Wall sconces from Congregation Tifereth Israel (Columbus, Ohio)


Pierced openwork cast brass sconces.  An intricate backing lies flush to a wall and the setting wraps around all three candles.  The base of the middle candle is longer than the two outside candles.

In 1986, as the attic of Tifereth Israel was being cleared, the sconces were found and were sent to their new home in Cincinnati.


Identifer: CJF.2009.001.108


Ritual and Decorative Objects

University of Cincinnati Hillel Collection


 The first Jewish settler Columbus, Ohio, Judah Nusbaum took up residence there four years after the city was incorporated in 1834.  The first congregation was established 26 years later, and three more congregations were established before the conservative Tifereth Israel was founded in 1901. 

There is widespread consensus in the Columbus Jewish community that its origins date from the circumcision (brit) of J. Nathan Polster, the son of Louis R. Polster, early in 1901.  The Hungarian Jews who attended the ceremony decided late in 1901 to organize what became known for a decade as the First Hungarian Hebrew Church.  (Moshe V. Goldblum to Marc Lee Raphael, correspondence August 7, 1974, and Hyman Chanover to Marc Lee Raphael, correspondence August 28, 1974.)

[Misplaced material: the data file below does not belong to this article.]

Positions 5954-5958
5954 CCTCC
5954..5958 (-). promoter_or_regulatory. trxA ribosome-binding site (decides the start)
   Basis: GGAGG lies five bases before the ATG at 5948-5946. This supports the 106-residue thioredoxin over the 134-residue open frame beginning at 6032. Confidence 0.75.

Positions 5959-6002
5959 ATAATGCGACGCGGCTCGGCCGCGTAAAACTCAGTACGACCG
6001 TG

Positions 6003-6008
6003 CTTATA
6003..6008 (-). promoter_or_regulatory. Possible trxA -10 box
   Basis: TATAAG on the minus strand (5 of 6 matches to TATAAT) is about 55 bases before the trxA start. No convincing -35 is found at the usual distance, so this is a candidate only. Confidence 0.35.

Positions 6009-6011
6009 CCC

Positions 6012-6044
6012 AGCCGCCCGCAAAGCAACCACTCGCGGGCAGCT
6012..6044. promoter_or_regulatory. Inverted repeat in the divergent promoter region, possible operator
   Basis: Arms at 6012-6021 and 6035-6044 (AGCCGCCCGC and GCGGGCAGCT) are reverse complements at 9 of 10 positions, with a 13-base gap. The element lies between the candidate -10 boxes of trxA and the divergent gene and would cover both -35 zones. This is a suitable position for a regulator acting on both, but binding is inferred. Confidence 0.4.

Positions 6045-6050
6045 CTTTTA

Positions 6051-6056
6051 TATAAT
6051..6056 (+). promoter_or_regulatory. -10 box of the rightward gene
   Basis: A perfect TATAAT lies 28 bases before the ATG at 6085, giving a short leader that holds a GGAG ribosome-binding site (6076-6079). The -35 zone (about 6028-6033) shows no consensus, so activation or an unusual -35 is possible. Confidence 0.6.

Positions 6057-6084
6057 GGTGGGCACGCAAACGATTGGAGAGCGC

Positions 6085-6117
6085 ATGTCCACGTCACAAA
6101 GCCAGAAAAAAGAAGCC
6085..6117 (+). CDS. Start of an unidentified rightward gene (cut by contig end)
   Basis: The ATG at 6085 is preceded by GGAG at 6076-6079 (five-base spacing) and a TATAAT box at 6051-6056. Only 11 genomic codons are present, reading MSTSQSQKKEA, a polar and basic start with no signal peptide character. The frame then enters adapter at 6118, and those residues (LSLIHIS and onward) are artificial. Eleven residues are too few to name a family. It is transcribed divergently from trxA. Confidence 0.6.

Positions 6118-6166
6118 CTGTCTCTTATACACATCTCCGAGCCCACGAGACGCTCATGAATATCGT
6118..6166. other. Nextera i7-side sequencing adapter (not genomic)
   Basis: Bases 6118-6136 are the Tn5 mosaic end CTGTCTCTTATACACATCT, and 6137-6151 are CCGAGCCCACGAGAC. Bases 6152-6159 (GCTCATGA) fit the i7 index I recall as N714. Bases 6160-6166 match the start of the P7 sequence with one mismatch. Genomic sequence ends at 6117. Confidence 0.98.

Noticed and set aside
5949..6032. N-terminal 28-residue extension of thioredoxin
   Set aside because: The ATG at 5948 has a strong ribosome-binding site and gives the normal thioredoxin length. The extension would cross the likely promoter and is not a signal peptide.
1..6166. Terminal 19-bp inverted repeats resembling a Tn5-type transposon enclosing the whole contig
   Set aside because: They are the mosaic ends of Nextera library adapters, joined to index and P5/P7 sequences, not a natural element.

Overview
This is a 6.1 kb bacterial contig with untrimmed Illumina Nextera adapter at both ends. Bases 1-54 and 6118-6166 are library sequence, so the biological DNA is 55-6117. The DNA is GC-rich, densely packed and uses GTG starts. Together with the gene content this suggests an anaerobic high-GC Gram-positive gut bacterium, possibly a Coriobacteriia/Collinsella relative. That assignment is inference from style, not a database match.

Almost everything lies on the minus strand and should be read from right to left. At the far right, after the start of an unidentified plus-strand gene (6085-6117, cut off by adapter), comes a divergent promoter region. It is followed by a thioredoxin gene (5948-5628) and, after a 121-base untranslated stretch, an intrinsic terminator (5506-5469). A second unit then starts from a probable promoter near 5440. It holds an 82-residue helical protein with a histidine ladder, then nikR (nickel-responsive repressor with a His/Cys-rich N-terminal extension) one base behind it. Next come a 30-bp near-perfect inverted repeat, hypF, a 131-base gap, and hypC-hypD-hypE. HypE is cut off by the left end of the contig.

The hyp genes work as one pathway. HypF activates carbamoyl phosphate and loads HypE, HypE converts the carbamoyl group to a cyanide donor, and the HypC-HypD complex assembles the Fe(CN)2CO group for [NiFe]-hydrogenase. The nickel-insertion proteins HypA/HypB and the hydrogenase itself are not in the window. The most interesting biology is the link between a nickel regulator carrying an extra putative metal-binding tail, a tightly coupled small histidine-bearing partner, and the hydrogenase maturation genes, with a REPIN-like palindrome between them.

The congregation moved to its own building at 330 South Parsons in 1909 after meeting initially at 392 East Livingston.  The trustees purchased the Parsons Avenue property for $5,500.  It consisted of two buildings: a five-room brick single facing Parsons and a five-room frame double on McAllister. The new building at the Parsons Avenue address was dedicated in September 1915. The Hungarian congregation grew slowly for many years.  


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